When you make the decision to continue your higher education beyond an undergraduate degree, you likely think about the payoff: Will the education, such as a Master’s degree in Business Administration (MBA), help you secure a well-paying job? Will you be able to quickly pay off your graduate loan?
If you’re wondering what you can do with an MBA, you’re not alone. While there are many different jobs for MBA graduates, the important thing is identifying which you’re interested in so you know you’ve got a promising career ahead of you on the other side of that MBA program.
What the MBA Prepares You For
Because an MBA exposes you to many different aspects of business, from finance to marketing to economics, it can help you qualify for a wide range of business-related MBA careers. Because you aren’t focused in a single niche, you can apply the leadership, accounting, and communication skills you have learned in your MBA program to your future career, no matter what industry it’s in.
Some prestigious MBA programs (that also come with a hefty price tag) may have an alumni network that can help you find a good job right after graduation. But even if you’ve opted for a more affordable MBA program, the simple fact of you possessing an MBA may be appealing to employers and could help you command a higher salary than you could have earned with just an undergraduate degree.
💡 Quick Tip: Private student loans offer fixed or variable interest rates. So you can get a loan that fits your budget.
The Current Job Market
Despite recent layoffs in a variety of industries, particularly in technology, there are still a lot of industries that are growing and even the ones doing the layoffs are still hiring MBAs. Finding a great job, however, may require using your networks to your best advantage. Human resource experts also advise MBA grads to highlight skills that are especially marketable today, including training in artificial intelligence, project management, business analytics, and supply chain management.
Recommended: Is Getting A Degree In Marketing Worth It?
The Best Jobs for MBA Grads
This leads us back to that question: What jobs can I get with an MBA?
The good news is, no matter what the economic climate and your particular skill set, there are typically many jobs for MBA graduates.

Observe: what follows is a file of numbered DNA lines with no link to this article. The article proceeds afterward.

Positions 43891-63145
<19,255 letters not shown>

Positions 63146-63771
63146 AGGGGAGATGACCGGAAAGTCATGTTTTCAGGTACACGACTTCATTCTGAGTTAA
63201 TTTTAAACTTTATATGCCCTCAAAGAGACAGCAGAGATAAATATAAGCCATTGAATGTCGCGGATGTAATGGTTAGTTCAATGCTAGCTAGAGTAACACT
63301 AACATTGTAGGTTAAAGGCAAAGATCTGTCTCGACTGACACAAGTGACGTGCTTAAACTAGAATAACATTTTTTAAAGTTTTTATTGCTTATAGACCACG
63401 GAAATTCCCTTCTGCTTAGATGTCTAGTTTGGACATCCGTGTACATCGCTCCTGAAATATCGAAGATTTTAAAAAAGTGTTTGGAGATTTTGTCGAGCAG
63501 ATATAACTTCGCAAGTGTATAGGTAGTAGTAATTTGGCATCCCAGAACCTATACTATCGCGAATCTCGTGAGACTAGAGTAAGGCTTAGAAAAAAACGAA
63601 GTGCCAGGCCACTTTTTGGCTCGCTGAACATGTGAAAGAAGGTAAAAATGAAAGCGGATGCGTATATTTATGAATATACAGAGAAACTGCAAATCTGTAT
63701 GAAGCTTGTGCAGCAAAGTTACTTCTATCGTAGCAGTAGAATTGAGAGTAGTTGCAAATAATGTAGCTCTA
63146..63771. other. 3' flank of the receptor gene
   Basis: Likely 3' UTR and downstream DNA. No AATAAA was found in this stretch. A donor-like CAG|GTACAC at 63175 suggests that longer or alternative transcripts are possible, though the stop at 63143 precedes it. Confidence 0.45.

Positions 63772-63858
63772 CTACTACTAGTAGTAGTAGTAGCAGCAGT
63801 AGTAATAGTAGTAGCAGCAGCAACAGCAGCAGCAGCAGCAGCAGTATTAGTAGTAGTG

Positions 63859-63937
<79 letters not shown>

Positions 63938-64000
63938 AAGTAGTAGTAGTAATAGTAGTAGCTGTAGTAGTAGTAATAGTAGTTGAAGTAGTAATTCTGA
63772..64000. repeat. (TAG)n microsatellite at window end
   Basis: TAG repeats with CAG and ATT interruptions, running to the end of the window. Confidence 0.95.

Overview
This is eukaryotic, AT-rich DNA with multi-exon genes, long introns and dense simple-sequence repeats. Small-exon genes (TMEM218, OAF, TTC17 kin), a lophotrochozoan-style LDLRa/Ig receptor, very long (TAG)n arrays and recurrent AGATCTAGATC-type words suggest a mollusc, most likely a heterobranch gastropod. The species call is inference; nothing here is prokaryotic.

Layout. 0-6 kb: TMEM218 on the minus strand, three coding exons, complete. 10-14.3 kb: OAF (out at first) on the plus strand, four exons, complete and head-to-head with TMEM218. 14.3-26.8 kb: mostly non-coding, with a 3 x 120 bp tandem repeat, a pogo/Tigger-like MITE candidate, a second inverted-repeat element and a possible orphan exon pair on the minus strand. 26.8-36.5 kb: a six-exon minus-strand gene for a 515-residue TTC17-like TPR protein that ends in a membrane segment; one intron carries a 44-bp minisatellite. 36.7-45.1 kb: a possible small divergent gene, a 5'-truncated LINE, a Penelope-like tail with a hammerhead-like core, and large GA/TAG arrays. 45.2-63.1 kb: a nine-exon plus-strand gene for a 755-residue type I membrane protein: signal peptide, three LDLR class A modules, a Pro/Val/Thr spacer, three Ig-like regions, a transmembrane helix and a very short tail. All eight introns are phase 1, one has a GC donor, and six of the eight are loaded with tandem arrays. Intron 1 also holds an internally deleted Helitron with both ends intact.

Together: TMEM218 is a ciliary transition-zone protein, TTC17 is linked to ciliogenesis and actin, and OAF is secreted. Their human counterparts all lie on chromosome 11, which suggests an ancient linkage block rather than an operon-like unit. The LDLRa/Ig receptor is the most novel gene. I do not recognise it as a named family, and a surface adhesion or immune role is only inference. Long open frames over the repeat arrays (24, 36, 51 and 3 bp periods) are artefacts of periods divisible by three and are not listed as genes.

Jobs in Finance
If you aced your finance, statistics, and accounting courses, your future may lie in finance. For someone with an MBA, you’ve got several possibilities.
A financial advisor provides financial planning and advice for clients, and may specialize in certain niches, like estate planning or high net worth clients. Financial advisors may continue to pursue additional certifications or licenses. The median salary for financial advisors is approximately $94,170.
A financial analyst is attuned to the stock market and may make forecasts about the behavior or stocks and bonds for clients. The median salary for a financial analyst is around $81,730.
If you enjoy managing a business’ finances, becoming an accountant may be a good fit. You may be in charge of accounts receivable and payable, as well as filing taxes for a business. The median salary for an accountant is around $77,250.
If you have a little technical skill, a budget analyst might be a good fit. You’ll prepare financial reports, evaluate budgets, and help the business manage its finances. Median salary for a budget analyst falls around $79,940.
Recommended: 9 Top Online MBA Programs
Jobs in Marketing
If numbers aren’t your thing, but you love the idea of promoting a brand and connecting with its customers, a career in marketing could be up your alley.
A marketing manager is involved in overseeing marketing campaigns for a company. You may be involved in the strategy, and/or actual execution of tools like social media, content, and advertising. Median salary for marketing managers is around $135,030.
If you want to get more hands-on with digital marketing, consider applying to become a digital media strategist. This role taps into analytics and data to build marketing and ad campaigns to build relationships with customers. The average salary for a digital media strategist is approximately $62,947.
If you’re a born salesperson, being a sales manager may come naturally to you. They develop sales and promotions and oversee sales teams for a company. The median salary for sales managers is about $130,600.
Jobs in Management
If you’re highly organized and have leadership skills, a career in management might be a good fit, particularly if you also have technical skills.
Management consultants often work in technology fields, and help companies solve problems or facilitate transitions. The average salary for management consultants is around $99,655.
Or you could become an operations manager, who is in charge of making sure a company runs smoothly. This role could be involved in finance, supply chain, hiring, and overall strategy, and the median salary is roughly $97,970.
HR managers are also involved in the company’s operations, though from the human resources perspective. This role recruits, interviews, and hires employees, as well as onboards them and trains them. The average HR Manager salary is around $116,792.